By Thomas Harrington
A third-round pick from 2018, Blake McLaughlin just finished his second year of NCAA hockey at the University of Minnesota.
In McLaughlin’s sophomore season, he improved on all of his numbers from his freshman year. After scoring five goals and 20 points, he increased his totals to eight goals and 24 points. He had a strong start to the season, with four points in his first five games, but then went scoreless for seven games. He followed that up with a four-game point streak. After that, McLaughlin had a much more consistent season, with no long pointless streaks. He had a three-point night in February, and four multi-point games overall.
While McLaughlin’s sophomore season was a successful one, he only hit some of the expectations I set for him a year ago. First, I knew it was a stretch as a sophomore, but I was hoping for 10 goals and 30 points out of him. He got close to those but didn’t quite hit them. However, he still finished fourth on the team in points and sixth in goals. Second, I was impressed by how much he played as a freshman, missing only three games. As a result, I wanted to see him suit up in every game as a sophomore. This time, he played in all 37 games. So he was able to hit one of my two expectations, that’s pretty good. I also had a longshot goal for him, and that was to play for Team USA at the World Juniors. He had been invited to the World Junior Summer Showcase before the season began, but it wasn’t enough for him to make the final roster for the tournament.
This year, McLaughlin will be returning to the University of Minnesota as a junior. Now that he’s an upperclassman, more will be expected of him. I won’t assign him specific numbers; instead, I want to see him continue to be one of the offensive leaders on Minnesota’s roster. This is partially because setting numbers in the NCAA in a normal year can be difficult, but this coming season it will likely be even more so because of the ongoing pandemic. Second, I would like to see a little more consistency out of McLaughlin. He doesn’t need to get a point every night, but I would like to see him avoid any extended pointless streaks.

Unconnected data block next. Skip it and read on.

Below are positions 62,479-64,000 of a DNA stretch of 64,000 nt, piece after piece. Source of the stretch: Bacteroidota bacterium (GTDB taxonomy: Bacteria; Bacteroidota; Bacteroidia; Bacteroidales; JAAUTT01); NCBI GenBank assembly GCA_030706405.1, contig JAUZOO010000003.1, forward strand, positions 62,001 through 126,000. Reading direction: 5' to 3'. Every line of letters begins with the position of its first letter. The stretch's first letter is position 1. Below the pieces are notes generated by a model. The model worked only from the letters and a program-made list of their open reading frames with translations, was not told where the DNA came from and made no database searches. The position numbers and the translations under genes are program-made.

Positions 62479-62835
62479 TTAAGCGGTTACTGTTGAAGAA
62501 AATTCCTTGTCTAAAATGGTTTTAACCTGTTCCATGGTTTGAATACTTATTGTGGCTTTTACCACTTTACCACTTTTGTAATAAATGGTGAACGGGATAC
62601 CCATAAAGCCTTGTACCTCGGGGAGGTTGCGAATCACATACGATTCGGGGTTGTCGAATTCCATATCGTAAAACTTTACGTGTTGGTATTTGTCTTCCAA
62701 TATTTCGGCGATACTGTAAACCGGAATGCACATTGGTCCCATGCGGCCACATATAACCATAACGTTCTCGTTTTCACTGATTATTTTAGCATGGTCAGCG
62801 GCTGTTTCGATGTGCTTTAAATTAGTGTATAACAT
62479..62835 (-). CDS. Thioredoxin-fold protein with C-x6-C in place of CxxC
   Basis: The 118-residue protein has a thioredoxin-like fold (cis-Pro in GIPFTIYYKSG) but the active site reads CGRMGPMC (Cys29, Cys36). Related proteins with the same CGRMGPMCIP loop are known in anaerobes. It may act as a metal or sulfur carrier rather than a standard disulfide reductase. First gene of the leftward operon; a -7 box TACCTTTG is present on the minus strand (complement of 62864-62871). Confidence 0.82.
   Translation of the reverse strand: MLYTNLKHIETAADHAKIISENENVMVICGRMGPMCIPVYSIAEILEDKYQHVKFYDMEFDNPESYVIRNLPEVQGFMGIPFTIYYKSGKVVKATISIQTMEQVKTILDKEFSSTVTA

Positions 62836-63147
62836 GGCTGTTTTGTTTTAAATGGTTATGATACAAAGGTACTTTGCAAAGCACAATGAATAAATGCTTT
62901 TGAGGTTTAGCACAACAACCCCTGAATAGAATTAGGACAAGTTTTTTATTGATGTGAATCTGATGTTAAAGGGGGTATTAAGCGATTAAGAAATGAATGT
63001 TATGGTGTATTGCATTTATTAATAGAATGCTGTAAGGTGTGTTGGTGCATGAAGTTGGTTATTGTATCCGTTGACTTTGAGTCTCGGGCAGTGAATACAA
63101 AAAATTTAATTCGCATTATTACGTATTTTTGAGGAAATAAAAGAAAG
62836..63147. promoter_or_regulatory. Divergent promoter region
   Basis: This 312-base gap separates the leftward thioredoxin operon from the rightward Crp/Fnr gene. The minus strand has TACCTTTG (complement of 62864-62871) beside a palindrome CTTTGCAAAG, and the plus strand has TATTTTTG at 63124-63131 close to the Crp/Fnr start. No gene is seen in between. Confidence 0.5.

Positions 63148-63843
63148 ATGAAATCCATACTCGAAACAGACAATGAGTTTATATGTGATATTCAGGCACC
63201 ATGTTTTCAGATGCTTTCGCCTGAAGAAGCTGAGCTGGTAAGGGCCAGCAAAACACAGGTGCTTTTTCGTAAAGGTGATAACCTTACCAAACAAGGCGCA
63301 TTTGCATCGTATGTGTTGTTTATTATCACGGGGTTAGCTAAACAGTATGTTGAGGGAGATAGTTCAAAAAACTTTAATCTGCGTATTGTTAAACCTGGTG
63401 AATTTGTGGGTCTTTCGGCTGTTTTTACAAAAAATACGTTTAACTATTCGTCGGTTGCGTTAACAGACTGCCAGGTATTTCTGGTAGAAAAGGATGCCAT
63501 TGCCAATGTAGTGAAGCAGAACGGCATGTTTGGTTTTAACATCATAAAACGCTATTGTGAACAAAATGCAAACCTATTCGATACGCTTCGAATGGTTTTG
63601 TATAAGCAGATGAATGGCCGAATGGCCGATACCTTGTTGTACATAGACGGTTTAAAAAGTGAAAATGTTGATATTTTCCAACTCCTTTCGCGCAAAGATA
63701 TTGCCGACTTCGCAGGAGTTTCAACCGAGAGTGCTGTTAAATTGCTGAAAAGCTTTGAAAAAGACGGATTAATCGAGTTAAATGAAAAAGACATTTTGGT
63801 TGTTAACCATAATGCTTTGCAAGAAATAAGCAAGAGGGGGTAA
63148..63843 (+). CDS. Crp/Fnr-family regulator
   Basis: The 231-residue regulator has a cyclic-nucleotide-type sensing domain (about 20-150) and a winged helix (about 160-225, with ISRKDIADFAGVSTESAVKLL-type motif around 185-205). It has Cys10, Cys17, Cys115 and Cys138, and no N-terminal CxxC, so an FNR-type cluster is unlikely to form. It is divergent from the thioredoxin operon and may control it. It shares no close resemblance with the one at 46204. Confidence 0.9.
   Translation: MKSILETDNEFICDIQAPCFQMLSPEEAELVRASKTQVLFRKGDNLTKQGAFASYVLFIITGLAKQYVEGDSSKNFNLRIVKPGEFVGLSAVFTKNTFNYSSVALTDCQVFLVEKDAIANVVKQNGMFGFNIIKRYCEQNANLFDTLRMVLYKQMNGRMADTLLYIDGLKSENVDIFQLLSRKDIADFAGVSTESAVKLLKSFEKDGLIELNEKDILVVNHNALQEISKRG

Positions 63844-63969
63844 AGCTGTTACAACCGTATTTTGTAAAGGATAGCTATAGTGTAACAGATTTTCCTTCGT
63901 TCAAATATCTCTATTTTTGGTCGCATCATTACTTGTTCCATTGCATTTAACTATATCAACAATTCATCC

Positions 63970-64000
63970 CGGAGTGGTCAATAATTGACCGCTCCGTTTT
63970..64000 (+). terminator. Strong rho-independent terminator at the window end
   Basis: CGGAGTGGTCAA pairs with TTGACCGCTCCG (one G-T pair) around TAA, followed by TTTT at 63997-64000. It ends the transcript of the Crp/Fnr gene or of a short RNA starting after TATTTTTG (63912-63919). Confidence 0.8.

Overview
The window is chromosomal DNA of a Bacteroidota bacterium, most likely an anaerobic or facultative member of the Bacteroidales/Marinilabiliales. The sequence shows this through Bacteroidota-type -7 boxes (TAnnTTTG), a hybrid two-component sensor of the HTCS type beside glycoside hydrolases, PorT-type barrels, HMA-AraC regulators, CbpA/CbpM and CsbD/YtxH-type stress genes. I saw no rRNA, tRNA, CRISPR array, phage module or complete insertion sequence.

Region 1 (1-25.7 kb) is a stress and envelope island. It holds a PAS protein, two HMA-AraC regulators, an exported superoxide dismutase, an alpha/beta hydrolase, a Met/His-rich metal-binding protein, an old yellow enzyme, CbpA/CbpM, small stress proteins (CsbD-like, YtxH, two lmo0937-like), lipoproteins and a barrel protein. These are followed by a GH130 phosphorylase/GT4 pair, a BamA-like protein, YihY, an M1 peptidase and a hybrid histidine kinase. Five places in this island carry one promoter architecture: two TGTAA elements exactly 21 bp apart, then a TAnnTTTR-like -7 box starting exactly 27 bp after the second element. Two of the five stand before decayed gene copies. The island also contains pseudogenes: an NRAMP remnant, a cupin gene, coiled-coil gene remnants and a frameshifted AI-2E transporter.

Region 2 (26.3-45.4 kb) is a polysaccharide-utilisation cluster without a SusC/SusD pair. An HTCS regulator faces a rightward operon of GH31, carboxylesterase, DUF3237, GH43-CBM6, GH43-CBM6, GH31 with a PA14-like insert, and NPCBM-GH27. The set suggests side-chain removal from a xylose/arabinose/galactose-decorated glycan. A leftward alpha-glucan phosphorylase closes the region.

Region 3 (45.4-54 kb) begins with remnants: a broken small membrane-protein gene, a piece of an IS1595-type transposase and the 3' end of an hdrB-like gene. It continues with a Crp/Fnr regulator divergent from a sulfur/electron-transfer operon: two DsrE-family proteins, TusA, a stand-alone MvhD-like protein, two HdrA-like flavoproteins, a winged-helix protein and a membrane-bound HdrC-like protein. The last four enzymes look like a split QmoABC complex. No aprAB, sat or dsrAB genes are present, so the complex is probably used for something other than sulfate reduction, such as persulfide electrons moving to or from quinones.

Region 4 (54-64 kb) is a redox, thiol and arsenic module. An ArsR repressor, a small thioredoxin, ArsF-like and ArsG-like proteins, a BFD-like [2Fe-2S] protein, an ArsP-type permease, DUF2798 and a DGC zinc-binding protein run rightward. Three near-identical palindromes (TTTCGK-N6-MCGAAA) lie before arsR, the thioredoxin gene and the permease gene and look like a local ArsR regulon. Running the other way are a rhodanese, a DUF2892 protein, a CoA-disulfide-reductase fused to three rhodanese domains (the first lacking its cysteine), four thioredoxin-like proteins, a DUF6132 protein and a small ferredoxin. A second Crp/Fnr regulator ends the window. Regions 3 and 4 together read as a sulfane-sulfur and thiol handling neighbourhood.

McLaughlin has the tools to be a future NHL winger, but he needs to work on his consistency. His overall play has improved in his two seasons of college hockey, and hopefully, a third season in the NCAA will see him continue to do so. Even if his point totals don’t take an astronomical leap, as long as he develops his overall game the way he did this past season, that will be an excellent sign for his future.
McLaughlin is still unsigned. Depending on what happens with the NHL, AHL, and NCAA seasons, the Ducks could consider signing him to make sure that he gets some playing time this season. However, I think the plan/hope is that he returns to the NCAA for his junior season, and then signs his entry-level contract next summer, having him turn pro for the 2021-2022 season. He’ll need some time in the AHL before getting a shot in the NHL, so it’ll still be a number of years before we see him in Anaheim.
The next prospect update will be on Garrett Metcalf.
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September 1st, 2020